Nand Kishor Contributor

Nand Kishor is the Product Manager of House of Bots. After finishing his studies in computer science, he ideated & re-launched Real Estate Business Intelligence Tool, where he created one of the leading Business Intelligence Tool for property price analysis in 2012. He also writes, research and sharing knowledge about Artificial Intelligence (AI), Machine Learning (ML), Data Science, Big Data, Python Language etc... ...

Full Bio 
Follow on

Nand Kishor is the Product Manager of House of Bots. After finishing his studies in computer science, he ideated & re-launched Real Estate Business Intelligence Tool, where he created one of the leading Business Intelligence Tool for property price analysis in 2012. He also writes, research and sharing knowledge about Artificial Intelligence (AI), Machine Learning (ML), Data Science, Big Data, Python Language etc...

3 Best Programming Languages For Internet of Things Development In 2018
339 days ago

Data science is the big draw in business schools
512 days ago

7 Effective Methods for Fitting a Liner
522 days ago

3 Thoughts on Why Deep Learning Works So Well
522 days ago

3 million at risk from the rise of robots
522 days ago

Top 10 Hot Artificial Intelligence (AI) Technologies
310260 views

Here's why so many data scientists are leaving their jobs
80715 views

2018 Data Science Interview Questions for Top Tech Companies
76470 views

Want to be a millionaire before you turn 25? Study artificial intelligence or machine learning
75954 views

Google announces scholarship program to train 1.3 lakh Indian developers in emerging technologies
61311 views

5 things Amazon Alexa needs to do before 2020

By Nand Kishor |Email | May 24, 2017 | 4818 Views

Alexa is now humming along in my living room most evenings. I use the voicebot routinely to ask about basketball scores and discover obscure facts about people and places.

Here are five ways I'd like Alexa to help me during the day.

1. Offer more contextual tips

Proactive voicebots are already becoming a "thing" in 2017. We won't always have to ask for the weather - most voicebots will eventually note a change in the weather or provide a quick summary on cue. What I'm hoping will happen soon is that the bot becomes more like an actual assistant. Alexa could let us know we should wear a raincoat when we leave for a movie, noting that it's supposed to rain heavier than normal. This is widely expected and not that difficult to program, but it has to have the right balance of timely information without being annoying.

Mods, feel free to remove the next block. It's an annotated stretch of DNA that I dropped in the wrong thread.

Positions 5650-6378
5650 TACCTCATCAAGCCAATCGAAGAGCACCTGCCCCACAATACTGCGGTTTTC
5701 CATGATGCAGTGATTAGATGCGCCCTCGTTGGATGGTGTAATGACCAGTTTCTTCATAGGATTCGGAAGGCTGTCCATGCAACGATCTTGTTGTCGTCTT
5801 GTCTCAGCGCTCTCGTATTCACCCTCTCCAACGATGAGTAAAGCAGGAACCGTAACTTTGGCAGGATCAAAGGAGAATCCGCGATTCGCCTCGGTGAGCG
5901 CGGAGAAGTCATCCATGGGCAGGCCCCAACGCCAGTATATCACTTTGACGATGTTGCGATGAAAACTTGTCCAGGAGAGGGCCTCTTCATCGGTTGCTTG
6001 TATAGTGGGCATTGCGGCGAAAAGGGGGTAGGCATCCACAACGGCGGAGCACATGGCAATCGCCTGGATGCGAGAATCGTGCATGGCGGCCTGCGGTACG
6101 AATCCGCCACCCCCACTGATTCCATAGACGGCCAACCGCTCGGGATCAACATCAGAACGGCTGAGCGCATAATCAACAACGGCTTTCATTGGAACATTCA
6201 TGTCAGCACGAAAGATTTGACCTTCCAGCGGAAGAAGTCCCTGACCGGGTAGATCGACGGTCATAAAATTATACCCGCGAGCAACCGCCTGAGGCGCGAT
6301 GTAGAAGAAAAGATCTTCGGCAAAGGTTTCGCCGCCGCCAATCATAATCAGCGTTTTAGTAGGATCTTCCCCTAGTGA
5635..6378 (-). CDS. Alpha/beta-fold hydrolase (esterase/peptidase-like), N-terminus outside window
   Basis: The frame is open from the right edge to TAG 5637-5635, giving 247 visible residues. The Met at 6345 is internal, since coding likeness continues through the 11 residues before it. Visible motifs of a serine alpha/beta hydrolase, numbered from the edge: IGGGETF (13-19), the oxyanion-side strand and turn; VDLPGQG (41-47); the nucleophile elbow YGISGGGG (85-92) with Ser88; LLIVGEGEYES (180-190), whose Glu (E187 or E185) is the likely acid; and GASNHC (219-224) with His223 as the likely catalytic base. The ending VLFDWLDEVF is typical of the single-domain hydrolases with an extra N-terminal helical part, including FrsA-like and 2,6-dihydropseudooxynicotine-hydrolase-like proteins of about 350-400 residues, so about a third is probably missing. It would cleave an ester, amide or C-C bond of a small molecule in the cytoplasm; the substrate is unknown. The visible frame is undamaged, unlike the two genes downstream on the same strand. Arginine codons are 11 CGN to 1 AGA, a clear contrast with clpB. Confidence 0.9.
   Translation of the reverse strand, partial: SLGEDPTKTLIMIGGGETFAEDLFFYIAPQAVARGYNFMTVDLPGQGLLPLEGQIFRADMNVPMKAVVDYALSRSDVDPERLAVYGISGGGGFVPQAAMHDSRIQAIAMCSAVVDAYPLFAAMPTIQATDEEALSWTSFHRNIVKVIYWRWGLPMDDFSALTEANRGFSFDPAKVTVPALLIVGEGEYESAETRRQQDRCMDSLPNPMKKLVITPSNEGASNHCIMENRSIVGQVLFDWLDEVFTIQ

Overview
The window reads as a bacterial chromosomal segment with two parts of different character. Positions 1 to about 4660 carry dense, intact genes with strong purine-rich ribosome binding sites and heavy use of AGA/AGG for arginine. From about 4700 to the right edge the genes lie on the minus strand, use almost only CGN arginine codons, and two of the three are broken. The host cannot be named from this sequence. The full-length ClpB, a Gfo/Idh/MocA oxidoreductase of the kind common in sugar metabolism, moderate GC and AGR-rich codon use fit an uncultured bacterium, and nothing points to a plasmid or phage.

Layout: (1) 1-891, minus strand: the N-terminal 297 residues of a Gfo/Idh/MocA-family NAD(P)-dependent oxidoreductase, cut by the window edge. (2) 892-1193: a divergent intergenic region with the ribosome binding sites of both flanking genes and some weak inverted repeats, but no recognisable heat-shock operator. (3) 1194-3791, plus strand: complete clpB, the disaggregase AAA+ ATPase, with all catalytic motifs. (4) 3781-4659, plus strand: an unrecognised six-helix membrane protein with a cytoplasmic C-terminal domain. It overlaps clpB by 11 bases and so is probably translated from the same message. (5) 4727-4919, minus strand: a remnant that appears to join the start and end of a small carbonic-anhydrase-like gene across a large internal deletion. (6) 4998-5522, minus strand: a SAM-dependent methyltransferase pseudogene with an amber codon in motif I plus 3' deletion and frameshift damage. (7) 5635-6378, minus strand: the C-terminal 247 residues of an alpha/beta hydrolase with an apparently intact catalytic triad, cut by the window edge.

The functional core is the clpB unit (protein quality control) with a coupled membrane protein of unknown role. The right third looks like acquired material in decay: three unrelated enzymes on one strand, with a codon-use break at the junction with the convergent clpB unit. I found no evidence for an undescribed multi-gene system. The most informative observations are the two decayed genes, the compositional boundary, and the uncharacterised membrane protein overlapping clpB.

2. Augment what I'm watching on television

I want Alexa to augment my evening entertainment. I could see this getting annoying, but the basic idea is to add to what I'm watching. I should be able to set the level of involvement. If I'm watching the NBA Playoffs, for example, I might tweak a setting to have Alexa offer some interesting facts when there's a lead change or someone sets a record.

3. Engage in actual conversation

You may know that the biggest difference between Alexa and the Google Assistant is that Alexa doesn't understand context. If you ask "What's the weather like in Cleveland?" and then ask "Is there a good museum there?," you won't get an answer with Alexa - but you will with Google Assistant. However, even Google is not exactly ready to fill in for a spouse, asking about your day at work. It's really just a question and answer session with some context. I want Alexa to know more about my personality, my emotions, and my abilities. In conversing about basketball, it should know I like the Warriors. If I ask about restaurants, it should know I hate spicy foods.

4. Correct my errors

Really? Do we want a bot that corrects us? To be honest, this could be really annoying as well - but then again, it could also save me from wiring an outlet incorrectly or giving someone directions to a bad part of town. Again, let's skip the privacy debate for now. If the bot listened to my conversations and I said something erroneous, I wouldn't mind if Alexa chimed in. Imagine the scenario where I say something about why my daughter has a stomachache right now, and I tell her to take the wrong over-the counter meds. "You should try Tums instead," Alexa might say, knowing my kid's medical history and that she shouldn't really take Pepto-Bismol for some reason. These interjections would only help if they were 100 percent accurate and helpful.

5. Respond to my tone

Here's a tough one for AI programmers. I'd like Alexa to know when I'm annoyed and decide to stop talking and not offer any new information. We might be a long way from this scenario, because we all express annoyance and anger in different ways. Empathy is a difficult programming challenge, but the benefit is knowing when to disable certain features, especially the ones I've mentioned above about interjecting comments and corrections. Read More

Source: VB